In Jhumpa Lahiri’s Interpreter of Maladies, a strong sense of cultural divide consumes the story. The way that Mr. Kapasi views the Das from the very start is indicative of the viewpoint of non-Americans toward their American ethnic peers. Much like the way that British persons see white Americans as rather odd and uptight and in some cases abusive of the Queen’s English, Mr. Kapasi seems to feel that the Das family has lost its “Indianness”. It isn’t until later that he recognizes that although they are very American in their approach to culture, child rearing, and travel, they are very similar in terms of the relationships they share.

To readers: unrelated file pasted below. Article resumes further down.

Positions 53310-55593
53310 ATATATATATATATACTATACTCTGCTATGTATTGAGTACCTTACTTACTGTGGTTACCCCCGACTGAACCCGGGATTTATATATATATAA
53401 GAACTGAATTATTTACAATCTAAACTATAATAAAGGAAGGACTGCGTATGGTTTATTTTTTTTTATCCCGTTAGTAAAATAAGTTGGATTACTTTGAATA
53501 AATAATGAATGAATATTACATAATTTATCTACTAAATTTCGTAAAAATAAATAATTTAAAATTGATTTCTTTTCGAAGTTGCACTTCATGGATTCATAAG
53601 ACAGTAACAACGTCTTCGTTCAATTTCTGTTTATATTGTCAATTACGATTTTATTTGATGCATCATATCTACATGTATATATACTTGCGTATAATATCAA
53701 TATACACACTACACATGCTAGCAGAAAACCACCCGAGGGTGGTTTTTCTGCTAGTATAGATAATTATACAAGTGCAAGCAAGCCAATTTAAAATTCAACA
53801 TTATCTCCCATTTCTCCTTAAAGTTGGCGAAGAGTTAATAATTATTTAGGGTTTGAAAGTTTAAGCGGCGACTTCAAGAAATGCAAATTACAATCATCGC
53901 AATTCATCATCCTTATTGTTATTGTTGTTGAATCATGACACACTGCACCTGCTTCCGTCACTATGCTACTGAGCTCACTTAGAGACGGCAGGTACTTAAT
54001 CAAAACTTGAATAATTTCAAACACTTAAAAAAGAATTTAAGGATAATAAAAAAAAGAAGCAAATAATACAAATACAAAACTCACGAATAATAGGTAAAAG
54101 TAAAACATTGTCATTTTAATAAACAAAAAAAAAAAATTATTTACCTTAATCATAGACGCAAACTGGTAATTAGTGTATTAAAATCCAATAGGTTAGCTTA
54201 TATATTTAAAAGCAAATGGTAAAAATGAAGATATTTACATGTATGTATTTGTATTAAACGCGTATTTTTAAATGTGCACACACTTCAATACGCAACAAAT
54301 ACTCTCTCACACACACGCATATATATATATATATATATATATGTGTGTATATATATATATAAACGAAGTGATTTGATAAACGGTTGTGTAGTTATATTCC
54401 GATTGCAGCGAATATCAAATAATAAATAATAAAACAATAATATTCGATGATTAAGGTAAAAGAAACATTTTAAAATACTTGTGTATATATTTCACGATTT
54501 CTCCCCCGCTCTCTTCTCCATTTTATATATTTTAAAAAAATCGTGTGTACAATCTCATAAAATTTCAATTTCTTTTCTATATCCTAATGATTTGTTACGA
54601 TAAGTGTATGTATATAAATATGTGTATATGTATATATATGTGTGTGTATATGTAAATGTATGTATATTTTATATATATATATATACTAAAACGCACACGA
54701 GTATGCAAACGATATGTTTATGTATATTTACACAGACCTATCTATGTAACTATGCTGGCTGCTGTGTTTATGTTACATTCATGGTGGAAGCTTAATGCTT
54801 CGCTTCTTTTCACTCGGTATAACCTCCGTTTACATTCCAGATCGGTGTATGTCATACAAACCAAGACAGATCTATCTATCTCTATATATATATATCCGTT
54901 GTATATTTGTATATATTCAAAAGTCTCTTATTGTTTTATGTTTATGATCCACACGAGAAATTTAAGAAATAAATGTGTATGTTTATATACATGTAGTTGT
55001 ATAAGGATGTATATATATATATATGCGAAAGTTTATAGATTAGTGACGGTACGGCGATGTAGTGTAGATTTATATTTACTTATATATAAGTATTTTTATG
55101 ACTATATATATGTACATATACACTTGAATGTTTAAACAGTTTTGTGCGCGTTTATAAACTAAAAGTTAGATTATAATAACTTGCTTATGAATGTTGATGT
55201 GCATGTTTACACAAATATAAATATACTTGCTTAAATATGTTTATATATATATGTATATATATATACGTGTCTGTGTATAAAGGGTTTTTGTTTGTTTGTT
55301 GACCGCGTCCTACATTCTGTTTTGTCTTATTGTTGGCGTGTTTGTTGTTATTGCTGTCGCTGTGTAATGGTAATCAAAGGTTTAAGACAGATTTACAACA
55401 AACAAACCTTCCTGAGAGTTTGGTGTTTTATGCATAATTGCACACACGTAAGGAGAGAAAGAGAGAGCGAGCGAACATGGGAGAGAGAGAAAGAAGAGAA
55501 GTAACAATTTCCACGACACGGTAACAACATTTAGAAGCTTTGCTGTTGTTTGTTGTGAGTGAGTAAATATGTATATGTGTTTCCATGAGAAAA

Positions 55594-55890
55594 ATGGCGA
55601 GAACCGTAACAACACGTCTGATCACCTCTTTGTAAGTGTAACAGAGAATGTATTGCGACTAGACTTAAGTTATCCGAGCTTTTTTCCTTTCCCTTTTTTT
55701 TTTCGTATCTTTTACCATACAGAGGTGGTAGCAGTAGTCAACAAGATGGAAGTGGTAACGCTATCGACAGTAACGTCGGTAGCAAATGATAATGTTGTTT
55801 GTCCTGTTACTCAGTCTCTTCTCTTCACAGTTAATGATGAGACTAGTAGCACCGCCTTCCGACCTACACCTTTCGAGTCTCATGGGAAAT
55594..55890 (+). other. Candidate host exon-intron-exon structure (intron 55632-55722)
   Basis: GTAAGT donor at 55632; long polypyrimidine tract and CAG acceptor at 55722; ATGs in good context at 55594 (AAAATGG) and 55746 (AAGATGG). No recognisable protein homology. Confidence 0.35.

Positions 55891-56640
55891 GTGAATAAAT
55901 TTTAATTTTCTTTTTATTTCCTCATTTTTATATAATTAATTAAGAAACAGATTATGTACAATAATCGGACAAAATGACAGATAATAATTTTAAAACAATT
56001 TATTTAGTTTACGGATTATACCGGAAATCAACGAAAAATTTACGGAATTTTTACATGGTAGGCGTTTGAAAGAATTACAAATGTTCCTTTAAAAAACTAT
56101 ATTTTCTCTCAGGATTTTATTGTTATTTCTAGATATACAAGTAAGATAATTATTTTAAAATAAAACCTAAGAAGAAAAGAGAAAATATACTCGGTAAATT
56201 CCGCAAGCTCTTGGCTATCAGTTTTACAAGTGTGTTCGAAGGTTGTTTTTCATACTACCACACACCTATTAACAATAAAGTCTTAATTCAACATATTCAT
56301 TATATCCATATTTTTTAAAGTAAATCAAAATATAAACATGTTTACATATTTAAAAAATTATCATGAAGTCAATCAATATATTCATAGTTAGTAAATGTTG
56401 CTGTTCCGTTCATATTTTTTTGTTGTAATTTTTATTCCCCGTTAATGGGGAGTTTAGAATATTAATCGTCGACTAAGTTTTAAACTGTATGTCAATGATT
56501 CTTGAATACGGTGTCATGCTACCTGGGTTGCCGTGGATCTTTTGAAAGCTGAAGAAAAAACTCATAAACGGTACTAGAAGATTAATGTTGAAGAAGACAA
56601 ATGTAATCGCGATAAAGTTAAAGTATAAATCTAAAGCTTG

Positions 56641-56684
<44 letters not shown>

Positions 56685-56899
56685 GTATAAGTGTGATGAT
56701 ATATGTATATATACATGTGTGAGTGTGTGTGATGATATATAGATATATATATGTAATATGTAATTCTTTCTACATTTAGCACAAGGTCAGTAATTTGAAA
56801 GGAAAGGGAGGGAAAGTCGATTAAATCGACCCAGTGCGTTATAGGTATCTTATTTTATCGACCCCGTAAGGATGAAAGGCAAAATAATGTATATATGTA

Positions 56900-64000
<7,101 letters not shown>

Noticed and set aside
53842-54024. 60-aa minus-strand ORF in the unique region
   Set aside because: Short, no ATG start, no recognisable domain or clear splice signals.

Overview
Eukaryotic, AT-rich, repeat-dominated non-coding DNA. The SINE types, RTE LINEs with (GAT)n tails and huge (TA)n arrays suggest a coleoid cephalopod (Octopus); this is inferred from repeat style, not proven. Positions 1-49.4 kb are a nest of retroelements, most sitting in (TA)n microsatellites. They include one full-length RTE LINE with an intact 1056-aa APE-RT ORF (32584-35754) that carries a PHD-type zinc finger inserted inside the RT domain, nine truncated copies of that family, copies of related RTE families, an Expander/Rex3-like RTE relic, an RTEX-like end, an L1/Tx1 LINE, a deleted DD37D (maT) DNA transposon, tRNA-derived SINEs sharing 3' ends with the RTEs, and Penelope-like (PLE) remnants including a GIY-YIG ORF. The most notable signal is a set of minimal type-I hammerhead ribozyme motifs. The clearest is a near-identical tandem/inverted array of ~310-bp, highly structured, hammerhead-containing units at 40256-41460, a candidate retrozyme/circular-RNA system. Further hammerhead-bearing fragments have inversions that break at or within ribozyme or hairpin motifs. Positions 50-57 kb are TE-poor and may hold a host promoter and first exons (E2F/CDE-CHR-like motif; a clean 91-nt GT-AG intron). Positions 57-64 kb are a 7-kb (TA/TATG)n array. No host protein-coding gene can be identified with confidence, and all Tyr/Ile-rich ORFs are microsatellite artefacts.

This fact then begs the question; does the American experience enhance or trivialize ethnic cultures? It seems as though, much like the Native American characters in The Death of Bernadette Lefthand, a story which found American Indians going to rodeos, eating Frito pies and drinking Orange soda, and being sequestered to reserves, the Das family had lost much of its root in ethnic tradition and cultural belief. They had come to see being Indian as something you read about in a travel guide or a quaint stand that you buy an “exotic” food item from. In many ways, they had blended strong American sentiment with token ethnicity. This is evident in Mr. Das’ desire to stop the van every ten minutes to take a picture of this guy and that thing over there. Every aspect of the trip was turned into some sort of slide show for the vacation album with no real connection being made. It seems that being American many times means assimilating your personal ethnicity with the American processed persona. Sure, we love St. Patty’s Day as much as the next guy, but don’t be too Irish the rest of the year unless you want to wear shamrocks, drink too much, or woof down potatoes and corned beef. And you can always be Canadian as long as you wear flannel and watch hockey; just don’t try to force your healthcare on us buddy. And Indian is just fine as long as you own a gas station, dress nice, and talk like Deepak Chopra. We just aren’t sure what to do with you if you are tall, have no accent, or want to play basketball instead of being a doctor. There is just a certain amount of racism inherent in the American experience. It’s not a racism that is overtly pressed by individuals but more so by circumstance. These experiences stem from institutionalized behaviors which then become unconscious beliefs. We don’t necessarily mean to be racist Americans, we just kind of are. We learn these unconscious beliefs in the formative years through marketing and all forms of social interaction. It is a systemic problem which must be unlearned in later life to be overcome, but it also must be then passed down to our children. We can never hope to change this if we just believe that they will unlearn it when they get old enough. Many times, as we can easily see when we turn on the television or open a magazine, some people never unlearn the racist conditioning of their youth. The Das family is just one example of the American experience being less of a melting pot and more of an assimilation chamber.